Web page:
SC upholds LHC’s order in Model Town case

Updated February 14, 2020

Email

SC had taken up an appeal of the Punjab government, PAT's Jawad Hamid. — Online/File
SC had taken up an appeal of the Punjab government, PAT's Jawad Hamid. — Online/File

ISLAMABAD: The Supreme Court on Thursday upheld the Lahore High Court’s March 2019 order of suspending the Punjab government’s Joint Investigation Team (JIT) to hold a fresh probe into the 2014 Lahore Model Town incident.

But a three-judge Supreme Court bench, headed by Chief Justice Gulzar Ahmed, also expected that the high court which was seized with the matter will decide the case within three months in view of the urgency of the matter.

The Supreme Court, had taken up an appeal of the Punjab government as well as of Jawad Hamid , a private complainant of Pakistan Awami Tehreek (PAT), against the March 2019 order of the high court which with a majority decision of two to one had suspended the new JIT formed by the Punjab government.

On June 17, 2014, 10 supporters of the PAT, including some women, lost their lives and several others were injured during a clash between police and supporters and workers of the Minhaj-ul-Quran, an NGO, to remove pickets erected outside the residence of Dr Tahirul Qadri in Model Town, Lahore.

Earlier, the Punjab government had constituted the fresh JIT for the third time when a five-judge Supreme Court on Dec 5, 2018, disposed of a petition seeking re-probe of the Model Town incident after the then advocate general of Punjab Ahmed Awais assured the court that the provincial government had decided to constitute the JIT in terms of Section 19 of the Anti Terrorism Act (ATA).

Then the Supreme Court, headed by then Chief Justice Mian Saqib Nisar, had taken up a petition moved by Bisma Amjad, the daughter of one of the slain persons, Tanzeela.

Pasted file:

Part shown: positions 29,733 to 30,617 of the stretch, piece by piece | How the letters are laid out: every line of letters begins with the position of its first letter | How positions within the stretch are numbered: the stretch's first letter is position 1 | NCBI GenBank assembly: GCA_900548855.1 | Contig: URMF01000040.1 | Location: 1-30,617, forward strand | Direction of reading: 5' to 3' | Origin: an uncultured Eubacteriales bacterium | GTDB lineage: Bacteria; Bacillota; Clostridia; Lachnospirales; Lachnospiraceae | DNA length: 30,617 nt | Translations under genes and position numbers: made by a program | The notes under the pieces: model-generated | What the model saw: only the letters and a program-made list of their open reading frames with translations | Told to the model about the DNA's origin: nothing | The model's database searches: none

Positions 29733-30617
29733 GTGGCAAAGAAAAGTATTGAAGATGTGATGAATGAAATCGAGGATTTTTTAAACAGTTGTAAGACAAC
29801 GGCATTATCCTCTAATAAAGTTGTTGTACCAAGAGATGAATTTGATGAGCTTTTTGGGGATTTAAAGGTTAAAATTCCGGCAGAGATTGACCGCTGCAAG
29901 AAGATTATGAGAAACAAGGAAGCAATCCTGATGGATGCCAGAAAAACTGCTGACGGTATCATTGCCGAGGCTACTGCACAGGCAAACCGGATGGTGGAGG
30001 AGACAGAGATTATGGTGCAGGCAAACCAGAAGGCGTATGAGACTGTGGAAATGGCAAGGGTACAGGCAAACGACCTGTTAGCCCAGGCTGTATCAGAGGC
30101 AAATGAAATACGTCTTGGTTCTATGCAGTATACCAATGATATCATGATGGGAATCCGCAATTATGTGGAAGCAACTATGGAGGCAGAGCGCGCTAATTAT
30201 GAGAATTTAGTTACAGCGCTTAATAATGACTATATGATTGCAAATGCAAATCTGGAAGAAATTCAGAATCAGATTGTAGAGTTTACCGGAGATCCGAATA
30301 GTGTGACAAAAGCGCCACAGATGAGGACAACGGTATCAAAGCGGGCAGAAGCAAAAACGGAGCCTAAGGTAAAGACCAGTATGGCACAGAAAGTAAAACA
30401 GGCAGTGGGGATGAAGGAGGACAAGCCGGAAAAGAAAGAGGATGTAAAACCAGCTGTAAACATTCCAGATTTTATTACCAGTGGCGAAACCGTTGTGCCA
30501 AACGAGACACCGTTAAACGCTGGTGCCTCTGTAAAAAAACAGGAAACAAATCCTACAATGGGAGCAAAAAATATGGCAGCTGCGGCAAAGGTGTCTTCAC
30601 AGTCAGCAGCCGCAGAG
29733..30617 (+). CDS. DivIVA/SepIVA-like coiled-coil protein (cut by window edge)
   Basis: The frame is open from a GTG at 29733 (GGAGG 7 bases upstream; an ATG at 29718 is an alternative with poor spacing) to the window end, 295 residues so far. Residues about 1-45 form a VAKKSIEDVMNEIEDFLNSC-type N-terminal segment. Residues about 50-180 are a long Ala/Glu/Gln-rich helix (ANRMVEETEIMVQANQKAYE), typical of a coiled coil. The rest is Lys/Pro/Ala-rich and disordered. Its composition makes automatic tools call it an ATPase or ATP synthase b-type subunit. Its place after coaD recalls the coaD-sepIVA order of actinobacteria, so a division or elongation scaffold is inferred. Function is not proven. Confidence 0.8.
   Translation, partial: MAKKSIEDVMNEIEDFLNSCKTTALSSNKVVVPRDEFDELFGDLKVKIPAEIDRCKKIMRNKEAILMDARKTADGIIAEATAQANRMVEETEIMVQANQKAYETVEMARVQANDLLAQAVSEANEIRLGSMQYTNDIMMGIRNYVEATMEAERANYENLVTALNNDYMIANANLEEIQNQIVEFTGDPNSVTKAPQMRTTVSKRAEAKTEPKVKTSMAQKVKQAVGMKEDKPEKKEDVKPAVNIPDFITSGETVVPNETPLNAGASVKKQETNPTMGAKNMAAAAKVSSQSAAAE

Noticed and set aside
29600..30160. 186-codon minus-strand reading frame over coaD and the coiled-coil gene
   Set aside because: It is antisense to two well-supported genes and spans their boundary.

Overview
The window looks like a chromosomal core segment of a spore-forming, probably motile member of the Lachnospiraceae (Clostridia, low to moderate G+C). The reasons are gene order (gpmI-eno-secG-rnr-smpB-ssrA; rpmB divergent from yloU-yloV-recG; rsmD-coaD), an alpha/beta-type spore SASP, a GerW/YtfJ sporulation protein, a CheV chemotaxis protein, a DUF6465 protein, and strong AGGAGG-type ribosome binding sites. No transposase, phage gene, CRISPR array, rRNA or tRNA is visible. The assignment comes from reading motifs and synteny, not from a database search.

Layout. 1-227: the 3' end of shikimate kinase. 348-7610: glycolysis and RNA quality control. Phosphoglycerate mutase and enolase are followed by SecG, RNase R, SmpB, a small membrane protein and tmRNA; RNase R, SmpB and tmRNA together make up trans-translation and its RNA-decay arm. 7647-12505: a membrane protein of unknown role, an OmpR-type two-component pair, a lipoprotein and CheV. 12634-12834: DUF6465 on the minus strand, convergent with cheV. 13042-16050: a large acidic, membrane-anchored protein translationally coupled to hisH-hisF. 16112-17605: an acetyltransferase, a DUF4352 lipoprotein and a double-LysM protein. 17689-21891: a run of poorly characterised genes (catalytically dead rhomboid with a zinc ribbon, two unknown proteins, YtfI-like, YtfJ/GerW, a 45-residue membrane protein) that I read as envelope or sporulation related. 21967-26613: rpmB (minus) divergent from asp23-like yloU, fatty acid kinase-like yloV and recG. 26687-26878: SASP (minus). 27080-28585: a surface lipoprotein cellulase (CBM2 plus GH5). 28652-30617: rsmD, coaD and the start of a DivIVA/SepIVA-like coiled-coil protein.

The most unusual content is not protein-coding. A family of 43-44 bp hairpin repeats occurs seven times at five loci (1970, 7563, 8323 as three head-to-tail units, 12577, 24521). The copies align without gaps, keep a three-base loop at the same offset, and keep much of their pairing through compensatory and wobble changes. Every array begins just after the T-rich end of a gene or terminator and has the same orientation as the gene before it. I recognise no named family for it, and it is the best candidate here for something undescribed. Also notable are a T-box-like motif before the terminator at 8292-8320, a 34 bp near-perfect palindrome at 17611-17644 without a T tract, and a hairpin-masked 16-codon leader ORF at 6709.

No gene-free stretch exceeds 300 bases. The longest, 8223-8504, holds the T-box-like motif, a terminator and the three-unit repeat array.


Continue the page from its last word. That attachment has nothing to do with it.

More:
On Thursday when the case was taken up by the Supreme Court, Justice Ijaz-ul-Ahsan recalled the Dec 5 order and highlighted that all parties in the matter were before the court when the order had been passed.

Justice Ahsan also questioned how the high court could subvert the Supreme Court’s order which was issued by a five-judge bench after hearing all sides and emphasised upon the need of recalling the high court order.

But Justice Sajjad Ali Shah wondered that when a private complaint had already been pending before the Anti-Terrorism Court (ATC), then how the case initiated by the provincial government could proceed.

Advocates Azam Nazeer Tarar and Ashtar Ausaf, who were representing Khurram Rafiq and Rizwan Qadir Hashmi, the two accused police officers, recalled an earlier seven-judge Supreme Court judgement in which it was held that JIT investigation could not be carried on when the matter was already pending before a trial court.

Advocate Ali Zafar, representing Jawad Hamid, argued in the court that the Supreme Court should direct the high court to decide the matter within two weeks, but JIT should continue its investigations at the same time adding that blocking the JIT investigations amounted to mala fide.

Published in Dawn, February 14th, 2020